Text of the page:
The Face of the Homeless Veteran

Monday Author: Susanne Skinner

“If you can’t feed a hundred people, then feed just one” ~ Mother Theresa

I passed him twice a day during my four days in Salt Lake City. Early in the morning, on the seven-block walk to the Salt Palace, he sat huddled on the sidewalk wrapped in dirty blankets with a small brown dog sitting quietly beside him. Nearby were bags filled with everything he owned.

I realized how out of place he looked. He was the only homeless person there. He was by himself and stood out as a stark reminder of our differences. I was staying in a 16th-floor corner suite at the Grand America Hotel. The Grand is Salt Lake City’s premier hotel, built for the 2002 Olympics to house the media and journalists covering the games; it is a five-diamond property, the epitome of elegance and hospitality.

I was there by accident. My original reservation was at the property across the street. I arrived at midnight with a printed confirmation they had no record of, and the manager tried to make it right by walking me over to The Grand and honoring the conference rate. By way of apology, they put me in a suite. It was larger than my dad’s assisted living apartment.

What Do You See?

I walked past him, thinking of my conference and the day ahead of me, when I realized how out of place he looked. He was the only homeless person there. I was suddenly ashamed of my self-absorption. Guilt, pity, altruism and sadness pulled at me. Was it that easy to be that blind?

Once I noticed him I could not look away. It was downtown Salt Lake City, two blocks from Temple Square. Elegant shops, restaurants and financial institutions lined the street and I had just eaten a wonderful breakfast.

I turned into a café and ordered a breakfast sandwich to go. I took the bag, walked over and offered it to him. The hands that reached for the bag were dirty; so were his face and clothes. He was the face of homeless. I could tell he was hungry and grateful for the food.

I thought of him again as I walked through the buffet line that night at the opening reception. I asked one of the waiters if I could take some food with me and he looked the other way while I helped myself to ziti and meatballs, putting them in a plastic bowl and covering it with napkins.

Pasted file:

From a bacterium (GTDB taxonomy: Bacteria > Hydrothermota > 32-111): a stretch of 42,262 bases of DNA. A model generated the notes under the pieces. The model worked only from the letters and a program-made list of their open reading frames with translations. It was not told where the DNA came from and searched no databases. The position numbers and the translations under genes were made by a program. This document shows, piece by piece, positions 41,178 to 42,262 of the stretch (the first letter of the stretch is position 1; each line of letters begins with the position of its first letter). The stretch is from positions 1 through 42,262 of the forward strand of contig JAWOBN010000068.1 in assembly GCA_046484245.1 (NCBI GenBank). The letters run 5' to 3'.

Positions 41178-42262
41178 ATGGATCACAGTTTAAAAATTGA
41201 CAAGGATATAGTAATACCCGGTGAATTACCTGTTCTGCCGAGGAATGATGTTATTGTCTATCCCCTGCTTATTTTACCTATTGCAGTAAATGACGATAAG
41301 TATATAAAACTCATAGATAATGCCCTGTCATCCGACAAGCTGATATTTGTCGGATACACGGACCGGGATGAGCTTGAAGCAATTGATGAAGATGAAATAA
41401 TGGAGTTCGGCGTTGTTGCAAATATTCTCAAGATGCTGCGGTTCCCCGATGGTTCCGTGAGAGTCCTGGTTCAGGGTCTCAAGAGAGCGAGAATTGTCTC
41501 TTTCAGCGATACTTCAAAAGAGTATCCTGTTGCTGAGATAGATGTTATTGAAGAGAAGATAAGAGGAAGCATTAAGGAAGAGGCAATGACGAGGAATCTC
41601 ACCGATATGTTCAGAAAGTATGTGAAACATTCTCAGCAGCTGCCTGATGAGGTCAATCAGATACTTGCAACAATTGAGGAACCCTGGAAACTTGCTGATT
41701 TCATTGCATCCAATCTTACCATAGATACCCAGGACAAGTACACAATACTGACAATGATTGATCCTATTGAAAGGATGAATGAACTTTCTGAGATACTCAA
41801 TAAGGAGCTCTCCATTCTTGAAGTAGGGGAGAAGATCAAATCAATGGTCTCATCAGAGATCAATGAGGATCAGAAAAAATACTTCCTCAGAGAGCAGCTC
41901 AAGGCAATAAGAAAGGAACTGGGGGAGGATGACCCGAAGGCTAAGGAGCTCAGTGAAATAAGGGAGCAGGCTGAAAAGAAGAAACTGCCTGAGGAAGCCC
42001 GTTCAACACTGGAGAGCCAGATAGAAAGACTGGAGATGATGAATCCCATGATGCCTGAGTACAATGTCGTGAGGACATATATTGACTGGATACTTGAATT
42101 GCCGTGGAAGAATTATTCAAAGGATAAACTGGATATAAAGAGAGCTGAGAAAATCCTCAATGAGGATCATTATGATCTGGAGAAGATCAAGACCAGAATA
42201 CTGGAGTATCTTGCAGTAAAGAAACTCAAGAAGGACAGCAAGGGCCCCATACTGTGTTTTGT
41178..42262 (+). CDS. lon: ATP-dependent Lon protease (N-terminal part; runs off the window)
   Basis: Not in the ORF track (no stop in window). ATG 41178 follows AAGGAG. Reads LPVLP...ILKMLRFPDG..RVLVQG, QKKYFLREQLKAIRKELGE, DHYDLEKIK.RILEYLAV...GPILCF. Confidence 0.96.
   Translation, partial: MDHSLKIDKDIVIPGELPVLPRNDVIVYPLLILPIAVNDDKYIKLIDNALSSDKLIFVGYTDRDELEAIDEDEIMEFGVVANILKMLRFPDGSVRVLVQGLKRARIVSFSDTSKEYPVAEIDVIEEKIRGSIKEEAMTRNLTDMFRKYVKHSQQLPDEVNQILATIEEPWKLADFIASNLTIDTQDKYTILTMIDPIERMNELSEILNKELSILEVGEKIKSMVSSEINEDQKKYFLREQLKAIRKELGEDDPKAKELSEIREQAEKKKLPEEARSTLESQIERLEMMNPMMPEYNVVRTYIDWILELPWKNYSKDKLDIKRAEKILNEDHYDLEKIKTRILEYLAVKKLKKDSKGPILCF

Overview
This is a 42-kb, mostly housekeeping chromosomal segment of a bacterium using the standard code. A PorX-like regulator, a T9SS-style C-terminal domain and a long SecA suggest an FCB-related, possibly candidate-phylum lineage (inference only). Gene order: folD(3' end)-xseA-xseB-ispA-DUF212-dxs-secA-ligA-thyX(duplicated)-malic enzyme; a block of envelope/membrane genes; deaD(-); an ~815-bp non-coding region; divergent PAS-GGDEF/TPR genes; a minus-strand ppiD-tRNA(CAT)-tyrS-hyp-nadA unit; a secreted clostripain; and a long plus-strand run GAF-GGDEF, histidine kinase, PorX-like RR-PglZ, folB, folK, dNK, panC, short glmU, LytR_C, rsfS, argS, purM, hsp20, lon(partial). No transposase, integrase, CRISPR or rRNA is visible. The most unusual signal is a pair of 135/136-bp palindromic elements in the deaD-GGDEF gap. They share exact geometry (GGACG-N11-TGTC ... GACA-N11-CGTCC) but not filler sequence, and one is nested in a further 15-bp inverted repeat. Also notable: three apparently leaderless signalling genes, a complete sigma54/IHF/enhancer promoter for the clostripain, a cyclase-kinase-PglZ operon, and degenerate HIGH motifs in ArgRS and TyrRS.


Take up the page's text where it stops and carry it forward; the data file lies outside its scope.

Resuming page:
Sleeping Rough for Love

On the walk back I made it a point to look for him; he was still there. I stopped, said good evening and asked if I could leave him something to eat. He let me pet his dog but when I asked his name he said “I’m just an old forgotten solider.” “What war?” I asked; though I knew it must be Vietnam.

For the next two days I stopped in the morning and evening and offered him something nourishing to eat. We chatted and I learned a little more about him. The war was forty years behind him and he was tired and worn down. Like so many other homeless veterans, he had fallen through the cracks of a flawed and overburdened system.

The sidewalk was his home and strangers fed him. He told me he had good food most days and so did his dog. There were doorways and a streetcar line with passenger shelters but he was not permitted to use them. He refused to use the homeless shelters because he was not allowed to bring his dog.

Food For Thought

On my last day the seventy degree weather was replaced by a cold front and wet snow began to fall. I thought about taking a taxi since my morning walk would be messy but instead asked the dining room for a ham sandwich and bought Reese’s Peanut Butter Cups (which he loved) in the gift shop.

I thought about taking a taxi since my morning walk would be messy but instead asked the dining room for a ham sandwich and bought Reese’s peanut butter cups (which he loved) in the gift shop.As I began to walk through the slush I hoped he was someplace warm and dry, but he was right there. He was lying down, his arms wrapped around the dog. I thought he was sleeping, but he looked up when he heard my footsteps.

I offered him the sandwich, but he told me he’d been given food earlier and had enough for the day. He asked me to go up the street and around the corner and, “give it to my buddy, the vet in the wheelchair.” I left him the candy, which earned me a smile.

Away from the main street I noticed more homeless men, elderly and wrapped in layers of blankets. Some sat in old lawn chairs, others were using sleeping bags. It was easy to spot his friend, and when I offered him the food I was rewarded with the words, “God bless you, miss.”

The Sound of a Human Heart

On any given night at least 500,000 people are homeless and 40,000 of them are veterans. They are mostly returning male vets between 31 and 50.

America’s homeless veterans have served in World War II, the Korean War, Cold War, Vietnam War, Somalia, Grenada, Panama, Lebanon, Persian Gulf War, Afghanistan and Iraq. In addition, they have supported the military’s anti-drug efforts in South America.

The sound of a human heartNearly half of them served during the Vietnam era. Two-thirds served our country for at least three years, and one-third were stationed in a war zone. An additional 1.4 million are at high risk due to poverty, lack of support networks, untreated medical conditions and overcrowded or substandard housing.

I could not fix this man’s homelessness, or change the callous disregard of the organizations founded to help men and women like him. But I can never look away again, and in those four days I learned to hear the sound of a human heart. I know I am not responsible for his situation or his choices, but I am forever responsible for how I react to them.

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